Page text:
Nature Feelz Symnposium

    In December 4-8, The Cairns Institute Fellow, Dr Larraine Larri and JCU Doctoral Candidate, Nita Alexander participated in the Sydney Environment Institute, “Nature Feelz Symposium” at the University of Sydney.

    The transdisciplinary symposium aimed to reflect on how heightened ecological distress informs our responses to the climate crisis. It drew contributions from scholars, activists, artists, therapists, citizens and community members, showcasing the diverse and creative approaches to experiencing, suppressing, making sense of, managing, preventing, intensifying, and resisting ecological distress. Also considered were the ecological emotions of beings other than humans. Sessions were designed to garner insights from people collaborating across disciplines and practices attempting to expand our conceptual scope towards addressing these issues.

    Larraine’s presentation, “ The craft of wisdom: Climate activist learning in the hands of Australia’s Knitting Nannas” explored how crafting became the core social movement learning process of the Australian Knitting Nannas and a strategy for generating climate activist hope.

    Nita, “(In)Action: Harm and hope in young people’s climate activism” drew on her latest doctoral work-inprogress paper. She presented an exploration of young people’s emotional connection to the ecological crisis that climate change presents. Young people continue to be largely excluded from politics. Dominant adult-centric narratives express concern for young people’s welfare in the face of climate despair. These narratives suggest that it is causing them harm to engage with the climate change crisis. 

    Of particular interest was the work being done by psychologist researchers Samantha Stanley, Teaghan Hogg, and Léan O’Brien on eco-anxiety, mental health, and pro-environmental behaviours. Their presentation defined the main features of climate anxiety and presented data on how eco-anxiety affects people.
    Key findings included:
    • Experiencing eco-anger predicted better mental health outcomes, as well as greater engagement in pro-climate activism and personal behaviours;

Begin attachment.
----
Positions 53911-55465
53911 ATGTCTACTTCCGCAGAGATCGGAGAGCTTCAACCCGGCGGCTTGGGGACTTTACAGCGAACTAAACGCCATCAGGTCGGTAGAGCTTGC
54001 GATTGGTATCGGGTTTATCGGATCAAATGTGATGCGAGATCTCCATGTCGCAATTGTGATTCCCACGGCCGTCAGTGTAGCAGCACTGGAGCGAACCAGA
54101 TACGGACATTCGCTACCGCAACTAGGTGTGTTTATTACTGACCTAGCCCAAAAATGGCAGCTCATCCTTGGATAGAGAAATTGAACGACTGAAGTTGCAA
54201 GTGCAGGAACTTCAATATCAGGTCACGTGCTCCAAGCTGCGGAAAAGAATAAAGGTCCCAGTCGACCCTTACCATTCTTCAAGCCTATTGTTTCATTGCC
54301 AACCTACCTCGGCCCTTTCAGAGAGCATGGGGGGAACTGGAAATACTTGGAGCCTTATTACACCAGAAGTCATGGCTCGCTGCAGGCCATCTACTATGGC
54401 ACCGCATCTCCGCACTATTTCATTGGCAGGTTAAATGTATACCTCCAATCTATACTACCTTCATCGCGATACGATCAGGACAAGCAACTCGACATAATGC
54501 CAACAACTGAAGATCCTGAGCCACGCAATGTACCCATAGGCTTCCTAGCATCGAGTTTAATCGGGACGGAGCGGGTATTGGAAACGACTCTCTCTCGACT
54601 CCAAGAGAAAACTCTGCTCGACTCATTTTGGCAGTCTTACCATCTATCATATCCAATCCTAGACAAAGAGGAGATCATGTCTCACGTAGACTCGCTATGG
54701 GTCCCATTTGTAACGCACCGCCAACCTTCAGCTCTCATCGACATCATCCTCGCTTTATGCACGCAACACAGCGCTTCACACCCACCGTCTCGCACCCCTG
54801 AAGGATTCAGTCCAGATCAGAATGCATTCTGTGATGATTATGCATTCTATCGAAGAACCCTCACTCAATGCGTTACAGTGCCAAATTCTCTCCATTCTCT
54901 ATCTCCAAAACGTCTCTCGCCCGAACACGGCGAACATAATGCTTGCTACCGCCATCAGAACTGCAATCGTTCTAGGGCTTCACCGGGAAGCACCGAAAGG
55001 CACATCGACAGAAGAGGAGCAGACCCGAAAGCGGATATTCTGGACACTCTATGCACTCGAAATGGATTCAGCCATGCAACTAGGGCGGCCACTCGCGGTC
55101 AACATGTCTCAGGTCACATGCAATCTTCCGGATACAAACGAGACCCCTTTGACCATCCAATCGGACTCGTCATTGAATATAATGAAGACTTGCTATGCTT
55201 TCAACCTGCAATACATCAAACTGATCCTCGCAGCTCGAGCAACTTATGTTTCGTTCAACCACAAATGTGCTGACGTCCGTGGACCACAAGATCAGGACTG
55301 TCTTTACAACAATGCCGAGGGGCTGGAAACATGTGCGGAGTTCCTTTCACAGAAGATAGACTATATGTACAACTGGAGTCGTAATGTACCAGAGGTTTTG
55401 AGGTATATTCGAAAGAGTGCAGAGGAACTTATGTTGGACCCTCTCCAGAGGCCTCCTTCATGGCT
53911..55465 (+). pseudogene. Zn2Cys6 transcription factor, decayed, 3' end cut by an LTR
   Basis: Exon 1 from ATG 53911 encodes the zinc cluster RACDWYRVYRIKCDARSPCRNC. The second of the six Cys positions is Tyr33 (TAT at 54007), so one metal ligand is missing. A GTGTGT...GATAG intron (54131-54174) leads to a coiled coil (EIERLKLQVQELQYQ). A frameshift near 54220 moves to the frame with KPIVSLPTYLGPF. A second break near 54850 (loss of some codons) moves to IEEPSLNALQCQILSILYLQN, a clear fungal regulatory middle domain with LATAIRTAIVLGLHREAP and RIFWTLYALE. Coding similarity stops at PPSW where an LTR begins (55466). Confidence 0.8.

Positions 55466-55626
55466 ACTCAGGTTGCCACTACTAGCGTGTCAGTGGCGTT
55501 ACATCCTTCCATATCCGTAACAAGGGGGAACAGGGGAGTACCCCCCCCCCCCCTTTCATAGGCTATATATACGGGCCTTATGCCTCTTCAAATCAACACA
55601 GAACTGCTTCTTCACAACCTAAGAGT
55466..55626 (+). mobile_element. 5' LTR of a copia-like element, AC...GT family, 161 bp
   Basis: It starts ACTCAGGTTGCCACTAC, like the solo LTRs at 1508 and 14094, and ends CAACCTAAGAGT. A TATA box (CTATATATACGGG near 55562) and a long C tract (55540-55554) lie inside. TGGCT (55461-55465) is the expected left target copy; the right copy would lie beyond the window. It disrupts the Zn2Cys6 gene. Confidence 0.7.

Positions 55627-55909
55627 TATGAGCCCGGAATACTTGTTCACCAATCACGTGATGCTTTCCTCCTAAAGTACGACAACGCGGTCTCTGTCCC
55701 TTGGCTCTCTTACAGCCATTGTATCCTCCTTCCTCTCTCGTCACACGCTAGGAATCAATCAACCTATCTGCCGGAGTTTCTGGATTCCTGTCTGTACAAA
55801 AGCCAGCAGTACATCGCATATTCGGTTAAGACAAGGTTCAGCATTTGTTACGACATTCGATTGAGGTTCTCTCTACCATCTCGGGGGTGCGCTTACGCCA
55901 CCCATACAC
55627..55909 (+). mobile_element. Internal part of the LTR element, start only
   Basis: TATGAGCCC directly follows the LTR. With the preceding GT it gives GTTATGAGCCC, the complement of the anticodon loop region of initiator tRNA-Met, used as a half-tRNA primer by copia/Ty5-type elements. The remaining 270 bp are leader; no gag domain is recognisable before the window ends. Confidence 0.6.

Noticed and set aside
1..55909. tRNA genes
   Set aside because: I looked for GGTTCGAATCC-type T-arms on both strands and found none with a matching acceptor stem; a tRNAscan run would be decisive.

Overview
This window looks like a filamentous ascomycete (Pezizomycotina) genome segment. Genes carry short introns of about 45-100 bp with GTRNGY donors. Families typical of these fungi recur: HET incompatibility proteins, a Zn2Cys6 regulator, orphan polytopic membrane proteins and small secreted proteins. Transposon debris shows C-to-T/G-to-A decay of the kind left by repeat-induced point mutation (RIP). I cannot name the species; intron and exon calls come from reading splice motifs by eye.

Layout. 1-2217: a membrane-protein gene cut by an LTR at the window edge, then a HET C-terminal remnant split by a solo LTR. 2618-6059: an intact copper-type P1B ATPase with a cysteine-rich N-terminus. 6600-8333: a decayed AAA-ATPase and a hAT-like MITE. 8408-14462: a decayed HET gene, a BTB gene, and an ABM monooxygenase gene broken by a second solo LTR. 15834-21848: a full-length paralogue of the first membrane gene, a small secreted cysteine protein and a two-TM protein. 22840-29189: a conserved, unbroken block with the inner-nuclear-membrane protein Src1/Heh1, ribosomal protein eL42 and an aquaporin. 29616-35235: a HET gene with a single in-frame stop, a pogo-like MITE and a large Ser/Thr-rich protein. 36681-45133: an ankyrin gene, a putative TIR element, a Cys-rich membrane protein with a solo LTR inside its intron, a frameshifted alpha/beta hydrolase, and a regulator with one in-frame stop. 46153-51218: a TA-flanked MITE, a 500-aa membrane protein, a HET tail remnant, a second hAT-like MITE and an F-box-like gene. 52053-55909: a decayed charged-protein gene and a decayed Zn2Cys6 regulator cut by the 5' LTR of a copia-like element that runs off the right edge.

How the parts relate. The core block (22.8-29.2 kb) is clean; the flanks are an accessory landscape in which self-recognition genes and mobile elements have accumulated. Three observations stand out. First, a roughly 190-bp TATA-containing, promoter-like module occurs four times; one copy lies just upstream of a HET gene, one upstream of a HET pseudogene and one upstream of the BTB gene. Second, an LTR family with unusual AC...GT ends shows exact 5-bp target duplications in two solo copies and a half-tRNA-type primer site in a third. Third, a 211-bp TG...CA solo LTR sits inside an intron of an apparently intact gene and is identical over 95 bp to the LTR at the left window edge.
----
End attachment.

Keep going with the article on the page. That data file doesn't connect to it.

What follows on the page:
• Eco-anxiety and eco-depression were less adaptive, relating to lower wellbeing; and,
    • Those feeling eco-depressed were more likely to report participating in collective climate action, while those feeling eco-anxious were less likely to join the cause.
    • Eco-anxiety is increased by engaging in social media and science communication. It is decreased most by nature connection, engaging in climate justice activism, and mindfulness or meditation practices.

    For more information, contact larraine.larri@my.jcu.edu.au

    Back to List


    More News


    The Unfinished Business: Fiji’s Colonial Legacy

    After almost 50 years of Independence, Fiji remains a fragile State politically because of the deep-seated racial division amongst our two major races.  There is a general recognition that it continues to cost the nation enormously, politically socially, and above all economically. There has be...

    Read More

    Putting farmers at the centre of industry innovation

    Putting farmers at the centre of industry innovation

    As the world’s population grows there is increasing pressure on the agriculture sector to produce safe, high quality food in production systems that are climate smart, transparent and ...

    Read More

    Halal supply chain competencies

    Halal supply chain competencies

    The Cairns Institute Researchers Dr Adam Voak and Dr Brian Fairman working with Dr Wahyuni in the Faculty of Businessand Law at the Universitas Muhammadiyah Sidoarjo, Indonesia have recently...

    Read More

    Ty'a Dynevor reflects on cadetship with the Institute

    Ty'a Dynevor reflects on cadetship with the Institute

    It has been over 12 months since Bachelor of Science student Tyá Dynevor joined The Cairns Institute (TCI) as a casual Research Assistant (RA) through a cadetship opportunity. He...

    Read More

    Symposium brings reef stewards together

    Symposium brings reef stewards together

    As the world races to slow global heating by reducing carbon emissions, coral reefs around the world are already struggling to cope with the rate of environmental change. Ignoring their decl...

    Read More

    IASNR returns to Australia

    IASNR returns to Australia

    The International Association for Society and Natural Resources were to convene in 2020 in Cairns for their annual meeting. However, when the pandemic was declared, the organisers pivoted&nb...

    Read More

    Shell money of power and the money of deceit

    Shell money of power and the money of deceit

    The colonial economy and its impact on social relations in the Aitape area of Papua New Guinea have been for a number of years investigated by Dr Maria Wronska-Friend, anthropologist an...

    Read More

    Deadly dancing

    Deadly dancing

    Under the The Tropical North Queensland Drought Resilience and Innovation Hub (TNQ Hub), the Sustainable Aboriginal and Torres Strait Island Enterprise Program (SATSIE) was extremely pr...

    Read More

    Top

    © 2024 The Cairns Institute | Site Map | Site by OracleStudio | Design by LeoSchoepflin